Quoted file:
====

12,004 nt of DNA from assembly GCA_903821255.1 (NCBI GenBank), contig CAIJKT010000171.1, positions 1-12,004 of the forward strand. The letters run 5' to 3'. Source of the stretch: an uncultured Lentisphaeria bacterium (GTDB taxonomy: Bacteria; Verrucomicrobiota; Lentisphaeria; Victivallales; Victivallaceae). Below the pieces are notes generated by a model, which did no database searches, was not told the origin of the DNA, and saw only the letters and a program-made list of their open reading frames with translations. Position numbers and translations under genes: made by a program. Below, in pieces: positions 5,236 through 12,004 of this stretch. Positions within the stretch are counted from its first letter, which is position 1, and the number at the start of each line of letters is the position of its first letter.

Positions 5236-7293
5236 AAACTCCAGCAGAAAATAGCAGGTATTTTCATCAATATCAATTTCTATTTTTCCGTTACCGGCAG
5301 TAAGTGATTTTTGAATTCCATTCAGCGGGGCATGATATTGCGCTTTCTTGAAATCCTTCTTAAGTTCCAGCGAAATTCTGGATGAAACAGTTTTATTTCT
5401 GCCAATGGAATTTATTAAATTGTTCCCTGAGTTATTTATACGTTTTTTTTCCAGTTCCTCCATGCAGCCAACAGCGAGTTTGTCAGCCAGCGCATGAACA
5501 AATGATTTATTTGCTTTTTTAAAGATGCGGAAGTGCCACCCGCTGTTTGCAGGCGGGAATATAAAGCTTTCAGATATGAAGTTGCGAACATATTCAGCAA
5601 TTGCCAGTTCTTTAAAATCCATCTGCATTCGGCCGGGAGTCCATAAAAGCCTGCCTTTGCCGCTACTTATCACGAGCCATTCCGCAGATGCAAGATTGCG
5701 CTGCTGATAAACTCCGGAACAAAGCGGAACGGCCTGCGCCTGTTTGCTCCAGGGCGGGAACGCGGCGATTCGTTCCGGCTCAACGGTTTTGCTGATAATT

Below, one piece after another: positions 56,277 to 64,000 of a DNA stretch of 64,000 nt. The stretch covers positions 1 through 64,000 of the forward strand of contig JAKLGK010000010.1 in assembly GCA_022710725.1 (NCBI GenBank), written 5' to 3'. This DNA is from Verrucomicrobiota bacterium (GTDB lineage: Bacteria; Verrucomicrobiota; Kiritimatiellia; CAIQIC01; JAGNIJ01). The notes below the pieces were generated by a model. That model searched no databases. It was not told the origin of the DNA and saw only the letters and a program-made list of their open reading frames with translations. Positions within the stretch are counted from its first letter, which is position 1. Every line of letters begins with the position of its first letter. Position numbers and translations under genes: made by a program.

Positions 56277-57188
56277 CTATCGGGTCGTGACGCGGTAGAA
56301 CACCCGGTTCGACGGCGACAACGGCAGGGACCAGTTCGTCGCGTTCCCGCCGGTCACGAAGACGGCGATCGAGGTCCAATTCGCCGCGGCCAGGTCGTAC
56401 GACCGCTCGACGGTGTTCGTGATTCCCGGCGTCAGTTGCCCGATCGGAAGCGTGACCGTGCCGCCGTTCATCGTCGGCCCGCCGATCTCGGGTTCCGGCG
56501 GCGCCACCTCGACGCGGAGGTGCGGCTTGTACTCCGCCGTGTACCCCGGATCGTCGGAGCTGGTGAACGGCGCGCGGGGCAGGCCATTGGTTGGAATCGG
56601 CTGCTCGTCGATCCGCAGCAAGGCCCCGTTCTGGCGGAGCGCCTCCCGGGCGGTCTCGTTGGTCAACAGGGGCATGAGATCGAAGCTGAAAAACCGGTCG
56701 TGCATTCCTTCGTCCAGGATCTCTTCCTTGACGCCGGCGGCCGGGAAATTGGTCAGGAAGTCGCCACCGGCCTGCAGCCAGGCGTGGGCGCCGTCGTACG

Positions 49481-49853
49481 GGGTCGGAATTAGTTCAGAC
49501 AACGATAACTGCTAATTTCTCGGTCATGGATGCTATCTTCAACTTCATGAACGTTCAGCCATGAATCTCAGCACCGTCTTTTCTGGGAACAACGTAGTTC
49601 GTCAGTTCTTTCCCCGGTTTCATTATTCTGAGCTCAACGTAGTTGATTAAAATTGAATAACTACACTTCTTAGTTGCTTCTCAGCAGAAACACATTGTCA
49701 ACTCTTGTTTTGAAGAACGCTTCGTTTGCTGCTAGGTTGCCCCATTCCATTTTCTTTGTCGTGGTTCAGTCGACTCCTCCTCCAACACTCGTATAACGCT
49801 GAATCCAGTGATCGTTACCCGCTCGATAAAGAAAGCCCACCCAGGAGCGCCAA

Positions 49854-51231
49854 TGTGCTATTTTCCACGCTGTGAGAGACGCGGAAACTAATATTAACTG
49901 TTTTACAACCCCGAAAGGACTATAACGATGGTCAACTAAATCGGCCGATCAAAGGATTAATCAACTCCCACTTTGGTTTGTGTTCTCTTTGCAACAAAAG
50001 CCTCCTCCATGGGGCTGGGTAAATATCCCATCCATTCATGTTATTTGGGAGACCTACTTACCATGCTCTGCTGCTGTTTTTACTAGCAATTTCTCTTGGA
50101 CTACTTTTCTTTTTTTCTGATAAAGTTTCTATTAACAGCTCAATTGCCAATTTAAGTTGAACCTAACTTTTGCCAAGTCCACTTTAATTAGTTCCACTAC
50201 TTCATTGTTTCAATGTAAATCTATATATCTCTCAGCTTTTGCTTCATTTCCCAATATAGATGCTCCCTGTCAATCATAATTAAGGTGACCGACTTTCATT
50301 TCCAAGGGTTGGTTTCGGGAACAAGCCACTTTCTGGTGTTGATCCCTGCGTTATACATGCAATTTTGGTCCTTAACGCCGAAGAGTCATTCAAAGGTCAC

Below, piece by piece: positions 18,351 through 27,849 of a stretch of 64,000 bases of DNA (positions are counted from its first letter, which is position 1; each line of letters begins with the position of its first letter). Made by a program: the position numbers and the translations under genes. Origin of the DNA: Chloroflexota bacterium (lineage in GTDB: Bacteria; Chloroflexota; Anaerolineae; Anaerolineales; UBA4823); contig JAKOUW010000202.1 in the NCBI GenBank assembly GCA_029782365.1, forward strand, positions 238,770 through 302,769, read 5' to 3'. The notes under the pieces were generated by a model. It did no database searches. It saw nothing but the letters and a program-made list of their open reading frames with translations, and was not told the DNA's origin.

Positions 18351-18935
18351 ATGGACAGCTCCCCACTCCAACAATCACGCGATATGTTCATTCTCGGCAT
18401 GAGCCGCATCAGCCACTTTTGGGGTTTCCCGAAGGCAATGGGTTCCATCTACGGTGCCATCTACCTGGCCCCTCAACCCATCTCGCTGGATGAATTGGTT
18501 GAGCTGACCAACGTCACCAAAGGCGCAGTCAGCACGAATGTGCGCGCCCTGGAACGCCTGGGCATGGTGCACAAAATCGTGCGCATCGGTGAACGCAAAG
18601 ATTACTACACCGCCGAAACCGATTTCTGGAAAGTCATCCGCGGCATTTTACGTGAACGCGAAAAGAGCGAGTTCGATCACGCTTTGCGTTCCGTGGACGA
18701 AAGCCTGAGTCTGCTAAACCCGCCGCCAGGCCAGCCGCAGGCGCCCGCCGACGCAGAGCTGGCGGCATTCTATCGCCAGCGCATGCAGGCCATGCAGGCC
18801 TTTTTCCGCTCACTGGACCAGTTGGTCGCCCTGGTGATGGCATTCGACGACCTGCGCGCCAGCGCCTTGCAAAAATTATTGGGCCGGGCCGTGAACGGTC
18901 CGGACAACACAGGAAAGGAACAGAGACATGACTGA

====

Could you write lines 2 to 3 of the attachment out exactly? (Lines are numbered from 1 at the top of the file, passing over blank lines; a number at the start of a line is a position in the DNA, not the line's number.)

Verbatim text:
Positions 5236-7293
5236 AAACTCCAGCAGAAAATAGCAGGTATTTTCATCAATATCAATTTCTATTTTTCCGTTACCGGCAG